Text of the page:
From Volume 8, Issue 19 of EIR Online, Published May 12, 2009

U.S. Economic/Financial News

Obama Economy Stimulates Homeless Tent Cities

May 5 (EIRNS)—Tent cities are overflowing these days, and social workers are referring to a new breed of "economic homeless" to distinguish them from the—often drug-addicted or mentally ill—"chronic homeless." The cover story in the May 5 USA Today documents the case of Pinhillas Hope, an outdoor shelter near St. Petersburg, Florida, established by Catholic Charities in 2007. "We're seeing a change in the population," says Charity COO Sheila Lopez, "a lot are either job-ready or working but have lost their home, because they were laid off, or their apartment, and now can't go to work, because they're not shaven, they're not clean, they're living in a car, or they're living on the street."

Pinhillas Hope now has 250 residents, 20% of whom are "economic" homeless, some with families. They are now starting to build 6x8 foot "sheds" to replace some tents, even build some studio apartments; and plan to open another shed park soon. The story describes such parks from Massachusetts to Reno, Nev., to Santa Barbara, Calif., some with patrons sleeping in vehicles, others putting up residents in motels, as long as charity money holds out. Many are fit for, and continue to search for, employment, which just isn't there.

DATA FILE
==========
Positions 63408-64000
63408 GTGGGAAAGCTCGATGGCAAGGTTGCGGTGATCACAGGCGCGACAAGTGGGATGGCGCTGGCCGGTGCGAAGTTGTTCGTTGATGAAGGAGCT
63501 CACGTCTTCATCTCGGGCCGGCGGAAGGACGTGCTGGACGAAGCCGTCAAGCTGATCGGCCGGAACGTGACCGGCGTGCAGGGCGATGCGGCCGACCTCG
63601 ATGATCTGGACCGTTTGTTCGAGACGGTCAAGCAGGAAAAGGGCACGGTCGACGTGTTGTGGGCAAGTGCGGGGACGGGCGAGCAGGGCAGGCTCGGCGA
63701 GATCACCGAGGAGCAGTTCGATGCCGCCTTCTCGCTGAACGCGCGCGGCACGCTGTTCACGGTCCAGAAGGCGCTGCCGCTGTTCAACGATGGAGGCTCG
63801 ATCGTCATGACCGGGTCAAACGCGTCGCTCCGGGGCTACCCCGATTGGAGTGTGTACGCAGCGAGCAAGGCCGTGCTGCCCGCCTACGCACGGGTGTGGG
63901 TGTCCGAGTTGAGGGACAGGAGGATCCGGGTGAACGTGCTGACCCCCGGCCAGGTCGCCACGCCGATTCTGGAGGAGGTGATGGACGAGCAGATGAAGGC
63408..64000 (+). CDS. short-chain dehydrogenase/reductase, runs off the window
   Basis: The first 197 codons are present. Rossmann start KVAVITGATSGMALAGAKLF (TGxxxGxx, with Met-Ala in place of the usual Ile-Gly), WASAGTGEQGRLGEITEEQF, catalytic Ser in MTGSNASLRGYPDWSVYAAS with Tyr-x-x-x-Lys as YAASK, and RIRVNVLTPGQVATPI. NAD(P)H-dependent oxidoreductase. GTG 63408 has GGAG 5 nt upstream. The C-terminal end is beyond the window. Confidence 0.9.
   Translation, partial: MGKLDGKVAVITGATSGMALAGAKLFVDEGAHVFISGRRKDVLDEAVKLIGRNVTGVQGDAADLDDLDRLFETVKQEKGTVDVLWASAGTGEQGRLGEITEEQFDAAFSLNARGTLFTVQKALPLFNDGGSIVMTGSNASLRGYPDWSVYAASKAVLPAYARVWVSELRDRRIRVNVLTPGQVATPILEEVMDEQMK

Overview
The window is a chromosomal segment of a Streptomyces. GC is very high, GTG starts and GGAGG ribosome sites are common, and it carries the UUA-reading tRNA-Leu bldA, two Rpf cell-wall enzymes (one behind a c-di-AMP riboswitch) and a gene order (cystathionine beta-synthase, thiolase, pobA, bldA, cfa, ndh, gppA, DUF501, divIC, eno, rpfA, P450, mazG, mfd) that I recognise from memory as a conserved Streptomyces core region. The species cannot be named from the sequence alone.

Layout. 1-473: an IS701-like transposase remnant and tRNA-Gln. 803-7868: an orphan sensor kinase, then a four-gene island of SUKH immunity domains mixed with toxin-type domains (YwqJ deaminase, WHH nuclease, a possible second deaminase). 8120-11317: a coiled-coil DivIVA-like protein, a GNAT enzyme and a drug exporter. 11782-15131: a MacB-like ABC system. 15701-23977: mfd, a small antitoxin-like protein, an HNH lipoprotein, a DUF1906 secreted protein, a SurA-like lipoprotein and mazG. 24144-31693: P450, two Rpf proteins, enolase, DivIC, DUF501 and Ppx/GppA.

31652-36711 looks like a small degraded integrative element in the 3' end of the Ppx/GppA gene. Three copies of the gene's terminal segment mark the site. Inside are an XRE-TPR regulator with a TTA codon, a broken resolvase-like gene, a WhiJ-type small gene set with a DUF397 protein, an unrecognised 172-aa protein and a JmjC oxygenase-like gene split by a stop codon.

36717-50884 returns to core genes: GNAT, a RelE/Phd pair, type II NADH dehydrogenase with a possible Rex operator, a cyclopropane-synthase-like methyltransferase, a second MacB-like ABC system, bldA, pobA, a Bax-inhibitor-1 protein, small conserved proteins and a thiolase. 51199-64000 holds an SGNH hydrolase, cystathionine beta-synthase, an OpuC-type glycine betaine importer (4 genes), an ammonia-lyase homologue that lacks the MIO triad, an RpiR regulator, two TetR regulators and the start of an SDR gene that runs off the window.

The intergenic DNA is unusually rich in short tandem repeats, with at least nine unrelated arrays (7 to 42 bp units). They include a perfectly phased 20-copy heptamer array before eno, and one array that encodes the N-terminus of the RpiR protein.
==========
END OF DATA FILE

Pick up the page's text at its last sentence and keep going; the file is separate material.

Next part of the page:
BLS Admits Real Unemployment Almost 16%

May 8 (EIRNS)—Under questioning by Sen. Amy Klobuchar (D-Minn.) at a hearing of the Joint Economic Committee today, Keith Hall, Commissioner, Bureau of Labor Statistics, admitted that real unemployment is much higher than even the official figure of 8.9%, the highest in 25 years. Here is an excerpt from the transcript:

Klobuchar: I just wanted to conclude here, summarizing what we've heard today, just sort of from a layman's way of looking at this. So this past month, we've seen 563,000 more people that are basically unemployed. Is that right?

Hall: Five hundred—539,000.

Klobuchar: Five hundred thirty-nine thousand. And since the start of the recession, how many people are now unemployed?

Hall: The number of unemployed is now 13.7 million.

Klobuchar: Thirteen-point-seven million. I always think these numbers are important, as people have to realize across the country that, you know, it's not just one person messing up here, that there are a lot of people that have been affected by this recession for no fault of their own. We've seen a rise in the unemployment rate from last month's. It was 8.5%, and now it's 8.9%, right?

Hall: Yes.

Klobuchar: And then that group that is so hard to—to—for people to get their arms around, the group I was talking about like the Johnsons [ph] of Blaine, Minnesota, who would like to work more hours, but are discouraged or—what do you call them—marginal workers who are trying to increase those hours and just can't find the job, when you include them, we're at 15—no, wait, 15.9% unemployment.

Hall: Fifteen-point-eight percent.

California Budget Meltdown Escalates